Turin Business Group Explores RFID’s Potential to Add Value to Cheese

By Claire Swedberg

The technology would authenticate the product and track its origins—including the very grass eaten by cows supplying the milk from which the cheese is made.

After an initial two-year pilot designed to track the production and shipment of cheese, the Turin Chamber of Commerce, in Italy, has begun planning a wide deployment of RFID and bar-code technologies that would ultimately allow consumers to view the history of the cheese, as well as the milk from which it was produced. The initiative is one of many carried out by the chamber to fulfill its mission of fostering economic growth in the province of Turin.

During the pilot, dairy farmers placed passive high-frequency (HF) RFID tags on individual wheels of cheese and used handheld readers to interrogate the tags, with each tag's ID number linked to information stored on a Web-based server. In 2011, when deployment of the project's next phase is expected to take place, merchants will be able to use handheld readers to record the cheese's arrival at their store, as well as the date that the product was placed in the front of the store for purchase. Customers would then bring the cheese to an RFID-enabled kiosk to learn details about the product before buying it. The system would enable a store to better manage its cheese inventory, and farmers will be able to view a history of cow productivity at their farms by accessing data regarding each cow's milk yields, as well as the cheese made from that milk. The priority, however, is to link a wheel of cheese in the store with that product's first origins—the grass consumed by grazing cows whose milk is the cheese's main ingredient.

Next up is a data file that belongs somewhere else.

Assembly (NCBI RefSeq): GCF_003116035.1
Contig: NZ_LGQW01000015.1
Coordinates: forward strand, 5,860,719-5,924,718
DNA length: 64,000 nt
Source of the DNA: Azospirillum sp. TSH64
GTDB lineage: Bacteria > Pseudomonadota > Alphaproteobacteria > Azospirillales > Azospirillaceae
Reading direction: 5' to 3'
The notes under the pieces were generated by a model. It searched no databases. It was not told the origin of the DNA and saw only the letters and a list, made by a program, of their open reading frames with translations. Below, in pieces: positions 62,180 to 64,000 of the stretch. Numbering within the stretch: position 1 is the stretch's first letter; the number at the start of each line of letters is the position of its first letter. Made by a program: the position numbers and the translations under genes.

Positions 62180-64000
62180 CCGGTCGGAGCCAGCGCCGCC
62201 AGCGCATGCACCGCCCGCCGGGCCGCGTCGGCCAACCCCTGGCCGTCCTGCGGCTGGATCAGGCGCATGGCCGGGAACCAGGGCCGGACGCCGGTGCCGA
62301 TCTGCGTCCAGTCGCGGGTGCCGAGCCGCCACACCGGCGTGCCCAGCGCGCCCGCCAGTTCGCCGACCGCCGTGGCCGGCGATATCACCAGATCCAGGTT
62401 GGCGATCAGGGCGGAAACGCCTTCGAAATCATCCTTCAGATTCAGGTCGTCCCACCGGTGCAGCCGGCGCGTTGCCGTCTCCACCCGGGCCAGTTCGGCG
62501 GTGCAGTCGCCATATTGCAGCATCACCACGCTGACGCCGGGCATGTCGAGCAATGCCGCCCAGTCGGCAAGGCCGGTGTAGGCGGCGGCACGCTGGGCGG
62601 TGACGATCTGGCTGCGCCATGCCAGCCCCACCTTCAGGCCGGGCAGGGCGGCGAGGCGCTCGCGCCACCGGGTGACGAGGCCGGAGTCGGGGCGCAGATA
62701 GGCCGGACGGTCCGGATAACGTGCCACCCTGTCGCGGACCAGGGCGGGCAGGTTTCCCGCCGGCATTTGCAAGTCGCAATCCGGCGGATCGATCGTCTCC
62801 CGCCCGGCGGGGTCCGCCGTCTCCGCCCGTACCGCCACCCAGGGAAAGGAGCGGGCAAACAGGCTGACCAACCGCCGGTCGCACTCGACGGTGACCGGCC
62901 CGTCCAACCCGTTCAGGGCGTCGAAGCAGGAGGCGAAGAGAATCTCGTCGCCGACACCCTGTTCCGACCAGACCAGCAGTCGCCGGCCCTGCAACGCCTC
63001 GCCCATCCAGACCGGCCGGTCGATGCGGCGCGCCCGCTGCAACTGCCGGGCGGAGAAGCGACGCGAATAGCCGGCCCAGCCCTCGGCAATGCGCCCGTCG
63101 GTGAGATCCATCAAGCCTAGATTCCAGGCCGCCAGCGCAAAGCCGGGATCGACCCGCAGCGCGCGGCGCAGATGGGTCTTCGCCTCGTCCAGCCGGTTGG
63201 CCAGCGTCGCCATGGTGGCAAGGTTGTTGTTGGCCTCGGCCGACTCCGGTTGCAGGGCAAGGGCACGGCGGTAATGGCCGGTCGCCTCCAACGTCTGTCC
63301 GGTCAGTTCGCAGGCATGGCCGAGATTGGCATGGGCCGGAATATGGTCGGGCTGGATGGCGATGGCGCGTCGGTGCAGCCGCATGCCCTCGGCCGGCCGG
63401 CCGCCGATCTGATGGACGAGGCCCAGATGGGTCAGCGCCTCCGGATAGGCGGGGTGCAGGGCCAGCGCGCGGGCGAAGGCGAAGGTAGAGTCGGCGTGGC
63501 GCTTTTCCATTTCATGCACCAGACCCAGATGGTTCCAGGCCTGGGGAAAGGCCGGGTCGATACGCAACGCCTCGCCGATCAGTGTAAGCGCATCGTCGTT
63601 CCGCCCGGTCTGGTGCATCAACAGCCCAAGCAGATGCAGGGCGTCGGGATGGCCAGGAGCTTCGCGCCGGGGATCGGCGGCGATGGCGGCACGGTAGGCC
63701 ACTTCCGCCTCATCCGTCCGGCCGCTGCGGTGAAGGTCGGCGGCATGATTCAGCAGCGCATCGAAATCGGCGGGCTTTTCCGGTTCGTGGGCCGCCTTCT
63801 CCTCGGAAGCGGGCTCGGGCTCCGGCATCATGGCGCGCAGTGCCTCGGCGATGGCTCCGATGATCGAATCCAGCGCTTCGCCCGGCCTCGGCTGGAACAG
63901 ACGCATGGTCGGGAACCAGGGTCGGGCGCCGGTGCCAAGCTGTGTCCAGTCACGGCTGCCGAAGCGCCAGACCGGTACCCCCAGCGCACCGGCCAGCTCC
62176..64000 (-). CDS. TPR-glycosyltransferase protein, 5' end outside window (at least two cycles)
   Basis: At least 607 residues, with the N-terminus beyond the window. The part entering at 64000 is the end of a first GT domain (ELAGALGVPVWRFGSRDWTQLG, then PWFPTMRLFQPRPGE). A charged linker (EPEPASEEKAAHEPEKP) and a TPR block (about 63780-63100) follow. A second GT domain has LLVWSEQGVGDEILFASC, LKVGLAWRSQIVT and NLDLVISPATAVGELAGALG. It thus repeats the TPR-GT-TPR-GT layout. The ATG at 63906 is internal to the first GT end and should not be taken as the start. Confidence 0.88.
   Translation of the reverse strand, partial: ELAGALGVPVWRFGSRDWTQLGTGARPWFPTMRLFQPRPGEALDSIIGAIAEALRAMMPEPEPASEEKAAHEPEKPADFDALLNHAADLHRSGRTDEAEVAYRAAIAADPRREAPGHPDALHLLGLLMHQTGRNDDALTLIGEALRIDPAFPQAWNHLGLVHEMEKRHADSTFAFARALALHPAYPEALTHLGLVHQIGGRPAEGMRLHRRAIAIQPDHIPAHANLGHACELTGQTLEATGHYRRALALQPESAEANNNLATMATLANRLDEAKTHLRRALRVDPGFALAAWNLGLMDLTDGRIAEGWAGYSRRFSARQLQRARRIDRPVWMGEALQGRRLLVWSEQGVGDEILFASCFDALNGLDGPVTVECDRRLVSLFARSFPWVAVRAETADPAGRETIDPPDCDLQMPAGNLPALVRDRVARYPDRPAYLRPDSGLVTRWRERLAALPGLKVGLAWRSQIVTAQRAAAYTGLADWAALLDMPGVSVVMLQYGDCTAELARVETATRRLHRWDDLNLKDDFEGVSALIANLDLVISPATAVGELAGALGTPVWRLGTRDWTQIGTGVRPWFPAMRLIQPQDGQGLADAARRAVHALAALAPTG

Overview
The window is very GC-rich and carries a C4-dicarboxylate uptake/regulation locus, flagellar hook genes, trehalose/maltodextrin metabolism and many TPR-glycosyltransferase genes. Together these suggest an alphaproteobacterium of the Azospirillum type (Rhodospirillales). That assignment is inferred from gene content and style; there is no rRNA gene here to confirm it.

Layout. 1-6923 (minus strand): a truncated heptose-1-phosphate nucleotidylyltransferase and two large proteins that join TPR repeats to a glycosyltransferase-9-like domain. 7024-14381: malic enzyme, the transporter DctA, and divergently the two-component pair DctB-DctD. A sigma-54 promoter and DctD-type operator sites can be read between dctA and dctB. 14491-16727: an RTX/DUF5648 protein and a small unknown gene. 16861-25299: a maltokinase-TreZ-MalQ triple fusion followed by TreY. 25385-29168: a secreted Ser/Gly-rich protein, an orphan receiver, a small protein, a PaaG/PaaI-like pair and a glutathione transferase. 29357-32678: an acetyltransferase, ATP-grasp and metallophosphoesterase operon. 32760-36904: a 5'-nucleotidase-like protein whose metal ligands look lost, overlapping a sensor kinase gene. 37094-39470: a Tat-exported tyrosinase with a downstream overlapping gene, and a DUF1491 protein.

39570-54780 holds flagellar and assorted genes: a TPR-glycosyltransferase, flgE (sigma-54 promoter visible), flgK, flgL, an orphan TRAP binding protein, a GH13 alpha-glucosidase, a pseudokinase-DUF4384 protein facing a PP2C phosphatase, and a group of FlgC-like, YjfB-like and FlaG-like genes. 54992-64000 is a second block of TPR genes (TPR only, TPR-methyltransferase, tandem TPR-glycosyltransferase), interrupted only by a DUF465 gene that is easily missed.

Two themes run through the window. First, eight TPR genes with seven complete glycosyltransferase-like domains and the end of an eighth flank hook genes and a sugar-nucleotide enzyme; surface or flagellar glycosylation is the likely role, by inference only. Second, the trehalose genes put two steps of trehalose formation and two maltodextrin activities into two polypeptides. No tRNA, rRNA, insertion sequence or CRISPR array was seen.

The ID number encoded to the RFID tag of each wheel of cheese was linked to the ID and specific grazing zone of the cow that supplied the milk contained in that cheese.

The project participants included the University of Turin, which researched the quality of the grass and milk, and the Turin Chamber of Commerce Chemical Laboratory. Hardware company Logical Tag Technologies (LTT) provided tags and readers that were used by two local farms, Gonnet Sabina and Aglì Marco, which owned the cattle and created the cheese. Software to interpret and store information from RFID tag reads, as well as a hosted server to store data about the milk and cheese was provided by 3a. The project was managed the Chamber of Commerce as well as the Torino Wireless Foundation, an organization supports regional technological research and development.